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GPS - recommendations?

By demonine - Posted on 30 April 2007

NB: Originally posted elsewhere on the Global Riders Network and appears via syndication.

Hi Folks,

I've been looking around for a while for a hand-held GPS unit for a variety of uses.

Mostly for easy street navigation around Sydney & 'burbs. However I would also like to use it for plotting my MTB rides and off-road navigation.

I've found some potentially useful tools (GPSBabel etc) for converting GPS data to KML/KMZ files for Google Earth etc so I can easily display the data.

Now what I'd like to know is what sort of GPS units do the group use (if any)?

I've been thinking a Garmin Nuvi 300 or Navman N60i (which has the benefit/gimmick of NavPix)

05 Demo 9


Couple points here... yeah, there is GPSBabel and the like, but save yourself a whole load of hassle and upload activities to MotionBased. Permanent Internet record and good to show your mates all the cool places you've been. Their site has list of compatible devices, but just about any GPS should do. From there you can download GPX, import to Google Earth, etc. SportTracks GPS software is also very good from what I hear, but haven't actually tried it yet.

When I was looking for a device I thought long and hard about getting one with mapping, then considered what I'd do with it most of the time? Navigation wasn't the deal, but recording MTB rides and outdoors activities was so hence I chose a Garmin Edge and for the most part it's been pretty good (I wrote a review of it here: Review of Garmin Edge). The trouble I had looking at mapping units is they are bigger, chew more batteries and what isn't immediately obvious is that many don't actually come with local maps which have to be purchased later at quiet an expense.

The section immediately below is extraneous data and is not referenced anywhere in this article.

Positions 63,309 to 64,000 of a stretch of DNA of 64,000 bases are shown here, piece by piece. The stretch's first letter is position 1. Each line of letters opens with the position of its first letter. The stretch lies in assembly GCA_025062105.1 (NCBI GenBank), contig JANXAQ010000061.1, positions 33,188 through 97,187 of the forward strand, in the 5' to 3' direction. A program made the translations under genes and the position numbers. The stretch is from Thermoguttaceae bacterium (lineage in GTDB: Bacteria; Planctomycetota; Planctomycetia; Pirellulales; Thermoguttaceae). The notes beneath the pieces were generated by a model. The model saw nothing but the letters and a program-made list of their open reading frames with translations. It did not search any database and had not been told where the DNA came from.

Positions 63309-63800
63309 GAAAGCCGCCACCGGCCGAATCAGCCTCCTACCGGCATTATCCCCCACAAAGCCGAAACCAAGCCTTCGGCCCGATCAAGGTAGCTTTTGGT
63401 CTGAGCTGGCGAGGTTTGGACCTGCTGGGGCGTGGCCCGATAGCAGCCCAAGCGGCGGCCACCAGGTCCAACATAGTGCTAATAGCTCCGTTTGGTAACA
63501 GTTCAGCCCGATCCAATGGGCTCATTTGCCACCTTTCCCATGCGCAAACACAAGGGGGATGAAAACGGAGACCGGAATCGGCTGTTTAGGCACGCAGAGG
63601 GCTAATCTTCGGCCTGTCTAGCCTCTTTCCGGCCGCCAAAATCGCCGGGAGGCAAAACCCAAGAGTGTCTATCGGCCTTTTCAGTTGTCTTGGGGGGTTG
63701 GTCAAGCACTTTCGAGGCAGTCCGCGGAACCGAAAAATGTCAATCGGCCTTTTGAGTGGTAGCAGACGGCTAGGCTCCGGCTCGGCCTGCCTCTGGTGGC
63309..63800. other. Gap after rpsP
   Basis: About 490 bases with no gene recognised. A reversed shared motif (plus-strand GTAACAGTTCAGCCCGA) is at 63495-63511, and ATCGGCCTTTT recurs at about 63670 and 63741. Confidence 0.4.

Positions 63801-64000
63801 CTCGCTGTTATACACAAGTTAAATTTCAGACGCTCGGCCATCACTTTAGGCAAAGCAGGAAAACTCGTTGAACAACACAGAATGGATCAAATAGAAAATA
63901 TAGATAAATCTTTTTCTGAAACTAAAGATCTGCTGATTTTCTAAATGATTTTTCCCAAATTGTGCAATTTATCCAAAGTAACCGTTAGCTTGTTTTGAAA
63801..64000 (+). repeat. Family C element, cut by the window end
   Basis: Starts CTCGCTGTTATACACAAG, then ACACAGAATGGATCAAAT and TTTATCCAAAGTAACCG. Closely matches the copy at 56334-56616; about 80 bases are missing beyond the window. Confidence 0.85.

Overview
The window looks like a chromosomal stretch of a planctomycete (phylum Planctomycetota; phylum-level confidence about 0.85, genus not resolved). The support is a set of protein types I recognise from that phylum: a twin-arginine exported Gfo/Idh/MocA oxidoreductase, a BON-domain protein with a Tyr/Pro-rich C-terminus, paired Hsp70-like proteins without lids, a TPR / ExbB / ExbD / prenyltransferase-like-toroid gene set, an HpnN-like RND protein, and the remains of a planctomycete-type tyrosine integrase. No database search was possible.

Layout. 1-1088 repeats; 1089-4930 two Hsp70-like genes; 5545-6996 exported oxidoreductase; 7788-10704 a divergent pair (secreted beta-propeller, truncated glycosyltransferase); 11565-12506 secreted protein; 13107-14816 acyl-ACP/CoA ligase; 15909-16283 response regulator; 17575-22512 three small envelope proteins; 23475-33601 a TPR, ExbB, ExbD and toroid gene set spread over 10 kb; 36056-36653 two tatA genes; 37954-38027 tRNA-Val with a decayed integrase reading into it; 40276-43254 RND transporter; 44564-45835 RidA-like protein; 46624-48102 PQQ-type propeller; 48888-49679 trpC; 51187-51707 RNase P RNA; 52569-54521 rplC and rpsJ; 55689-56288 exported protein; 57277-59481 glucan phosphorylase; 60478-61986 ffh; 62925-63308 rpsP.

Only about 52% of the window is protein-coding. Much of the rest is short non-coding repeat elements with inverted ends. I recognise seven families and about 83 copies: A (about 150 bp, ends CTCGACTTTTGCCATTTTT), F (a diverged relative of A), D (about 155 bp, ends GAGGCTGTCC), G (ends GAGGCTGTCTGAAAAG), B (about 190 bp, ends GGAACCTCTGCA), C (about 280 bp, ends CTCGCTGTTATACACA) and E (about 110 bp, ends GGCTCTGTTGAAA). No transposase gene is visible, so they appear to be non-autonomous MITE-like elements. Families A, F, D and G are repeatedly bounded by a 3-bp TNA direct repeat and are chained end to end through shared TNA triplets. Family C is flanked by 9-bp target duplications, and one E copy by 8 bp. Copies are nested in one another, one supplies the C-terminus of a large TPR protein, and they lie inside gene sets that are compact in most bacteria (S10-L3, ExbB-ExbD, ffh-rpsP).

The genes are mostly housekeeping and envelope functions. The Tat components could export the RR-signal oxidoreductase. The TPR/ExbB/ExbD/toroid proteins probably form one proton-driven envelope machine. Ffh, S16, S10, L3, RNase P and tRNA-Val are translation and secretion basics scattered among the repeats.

But, you say MTB is secondary on your list of requirements (eh?!) so it's one of these bigger mapping guys you'll be needing I guess. In which case, be sure it's not too delicate and get a nice padded bag to keep in your backpack.

Sam's device is pretty useful looking, larger than the Edge but has a nice screen and seems to go quiet well clipped to his backpack strap. Come on Sam, tell us more about it's navigation though?

Last to say is that mine came from GPSOZ and the guys there seem pretty good - give them a call, I'm sure they know more about mapping and what-not that I.

Slightly off topic & geeky, but one thing I've just figured out how to do with my old Garmin eTrex is to plan a route using the new Google Maps "My Maps" functionality, then save the route as a kml file and upload it into the eTrex. The eTrex can guide me around the route using "retrace route". To convert and upload the kml file I use kml2gpx and then g7towin.

So anyway, you can get pretty good navigation even with the more basic units.

Thanks Rob for the response.

I forgot about MotionBased! How could I?

True, the primary use is in-car navigation. Access to maps might not be so difficult as my wife works in GIS, haven't explored that option yet.